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Pruritus linked to multikinase inhibitor treatment

Definition: Pruritus or itch associated with acneiform rash or xerosis.1

Incidence: Pruritus is reported to be very common (>1/10) or common (≥1/100 to <1/10) in patients treated with multikinase inhibitors (cabozantinib, imatinib, sorafenib, sunitinib, dasatinib, pazopanib and vandetanib). 2-17

Grading and lesion characteristics: According to the CTCAEv5.0,18 pruritus is “A disorder characterised by an intense itching sensation”. Grading according to the CTCAEv5.018 or to MESTT19 is quite similar.

Table 8: Grading of Pruritus According to the CTCAEv5.0

Grade

Description

1

Mild or localised; topical intervention indicated

2

Widespread and intermittent; skin changes from scratching (e.g. oedema, papulation, excoriations, lichenification, oozing/crusts); oral intervention indicated; limiting instrumental ADL

3

Widespread and constant; limiting self-care ADL or sleep; systemic corticosteroid or immunosuppressive therapy indicated

ADL: Activities of Daily Living

Table 9: Grading Pruritus According to MESTT

Grade

Description

1

Mild OR localised, intermittent, not requiring therapy

2

2A Moderate localised OR widespread intermittent AND requiring intervention

2B Moderate localised OR widespread constant AND requiring intervention

3

Severe, widespread constant AND interfering with sleep

Onset: Pruritus onset usually occurs with the onset of xerosis or rash. Pruritus is often concurrent with rash as a manifestation of cutaneous inflammation and histamine release; and can begin early or later in the course of multikinase inhibitor therapy, depending on the kinetics and type of cutaneous reaction. Patients previously treated with other therapies may be more prone to developing pruritus and it is often associated with skin xerosis that can be successfully controlled with moisturisers. 

Resolution: There are limited data in the literature regarding the resolution of pruritus following multikinase inhibitor therapy as a manifestation of skin inflammation; it usually responds to topical anti-inflammatory measures and moisturisers. Also see Prophylaxis and treatment - reactive management - skin changes – Pruritus.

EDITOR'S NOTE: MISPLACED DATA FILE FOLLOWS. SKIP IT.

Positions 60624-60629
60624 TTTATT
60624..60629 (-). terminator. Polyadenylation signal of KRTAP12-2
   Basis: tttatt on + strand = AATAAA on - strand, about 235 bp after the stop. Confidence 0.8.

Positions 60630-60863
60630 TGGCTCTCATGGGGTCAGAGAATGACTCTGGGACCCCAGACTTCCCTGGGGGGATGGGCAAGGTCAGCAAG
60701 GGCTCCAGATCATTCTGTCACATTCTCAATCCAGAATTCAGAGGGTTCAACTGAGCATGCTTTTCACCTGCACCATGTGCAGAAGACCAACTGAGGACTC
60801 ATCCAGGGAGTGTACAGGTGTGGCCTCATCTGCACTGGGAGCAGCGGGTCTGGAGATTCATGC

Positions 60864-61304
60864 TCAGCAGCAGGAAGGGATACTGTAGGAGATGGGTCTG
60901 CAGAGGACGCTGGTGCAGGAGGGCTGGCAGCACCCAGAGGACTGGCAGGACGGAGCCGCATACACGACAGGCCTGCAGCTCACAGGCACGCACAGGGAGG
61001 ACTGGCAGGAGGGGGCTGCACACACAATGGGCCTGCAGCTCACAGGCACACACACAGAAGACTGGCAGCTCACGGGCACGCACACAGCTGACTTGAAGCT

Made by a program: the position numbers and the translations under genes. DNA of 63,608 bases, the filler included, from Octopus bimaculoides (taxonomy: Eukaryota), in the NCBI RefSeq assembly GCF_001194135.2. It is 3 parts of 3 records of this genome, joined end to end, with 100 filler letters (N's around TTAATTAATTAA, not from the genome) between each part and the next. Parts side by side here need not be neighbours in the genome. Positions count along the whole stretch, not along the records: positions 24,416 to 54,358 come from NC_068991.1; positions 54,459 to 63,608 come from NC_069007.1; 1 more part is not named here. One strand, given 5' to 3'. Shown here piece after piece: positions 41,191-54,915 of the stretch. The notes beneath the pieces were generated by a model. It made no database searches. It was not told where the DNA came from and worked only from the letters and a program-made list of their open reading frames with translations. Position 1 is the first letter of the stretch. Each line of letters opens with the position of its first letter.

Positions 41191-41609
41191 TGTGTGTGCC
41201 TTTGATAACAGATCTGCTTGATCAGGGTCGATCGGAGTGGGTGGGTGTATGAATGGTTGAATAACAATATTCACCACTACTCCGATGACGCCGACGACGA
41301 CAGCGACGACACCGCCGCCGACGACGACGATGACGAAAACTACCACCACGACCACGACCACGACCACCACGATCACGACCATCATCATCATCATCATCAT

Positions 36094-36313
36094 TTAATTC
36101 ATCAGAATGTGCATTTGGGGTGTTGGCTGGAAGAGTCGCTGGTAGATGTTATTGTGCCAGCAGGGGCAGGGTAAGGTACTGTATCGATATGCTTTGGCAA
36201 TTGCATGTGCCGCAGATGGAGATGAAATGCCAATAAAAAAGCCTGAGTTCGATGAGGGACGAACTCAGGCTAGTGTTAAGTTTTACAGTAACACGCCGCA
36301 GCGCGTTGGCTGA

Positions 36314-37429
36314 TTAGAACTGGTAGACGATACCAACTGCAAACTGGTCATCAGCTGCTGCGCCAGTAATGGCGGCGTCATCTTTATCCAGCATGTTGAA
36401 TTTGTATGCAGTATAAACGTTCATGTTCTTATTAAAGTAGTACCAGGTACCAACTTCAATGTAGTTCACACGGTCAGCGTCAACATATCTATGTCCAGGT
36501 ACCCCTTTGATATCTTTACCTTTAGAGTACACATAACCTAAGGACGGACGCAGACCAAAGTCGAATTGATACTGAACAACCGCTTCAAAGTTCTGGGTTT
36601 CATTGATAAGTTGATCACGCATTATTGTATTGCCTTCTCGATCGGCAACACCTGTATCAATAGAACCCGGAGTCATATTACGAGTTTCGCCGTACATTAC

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References

  1. Lacouture ME, et al. Support Care Cancer. 2011;19:1079-1095.
  2. European Medicines Agency. Cabometyx (cabozantinib) Summary of Product Characteristics 2019.
  3. Food and Drug Administration. Cabometyx (cabozantinib) Prescribing Information 2019.
  4. European Medicines Agency. Cometriq (cabozantinib) Summary of Product Characteristics 2019.
  5. Food and Drug Administration. Cometriq (cabozantinib) Prescribing Information 2018.
  6. European Medicines Agency. Glivec (imatinib) Summary of Product Characteristics 2019.
  7. Food and Drug Administration. Gleevec (imatinib) Prescribing Information 2018.
  8. European Medicines Agency. Nexavar (sorafenib) Summary of Product Characteristics 2018.
  9. Food and Drug Administration. Nexavar (sorafenib) Prescribing Information 2018.
  10. European Medicines Agency. Sutent (sunitinib) Summary of Product Characteristics 2019.
  11. Food and Drug Administration. Sutent (sunitinib) Prescribing Information 2019.
  12. European Medicines Agency. Sprycel (dasatinib) Summary of Product Characteristics 2019.
  13. Food and Drug Administration. Sprycel (dasatinib) Prescribing Information 2018.
  14. European Medicines Agency. Votrient (pazopanib) Summary of Product Characteristics 2018.
  15. Food and Drug Administration. Votrient (pazopanib) Prescribing Information 2017.
  16. European Medicines Agency. Caprelsa (vandetanib) Summary of Product Characteristics 2019.
  17. Food and Drug Administration. Caprelsa (vandetanib) Prescribing Information 2018.
  18. National Cancer Institute Cancer Therapy Evaluation Program. Common Terminology Criteria for Adverse Events and Common Toxicity Criteria [v5.0]. 27 November 2017. (Accessed 15 April 2019).
  19. MASCC EGFR Inhibitor Skin Toxicity Tool (MESTT) (Accessed 15 April 2019).

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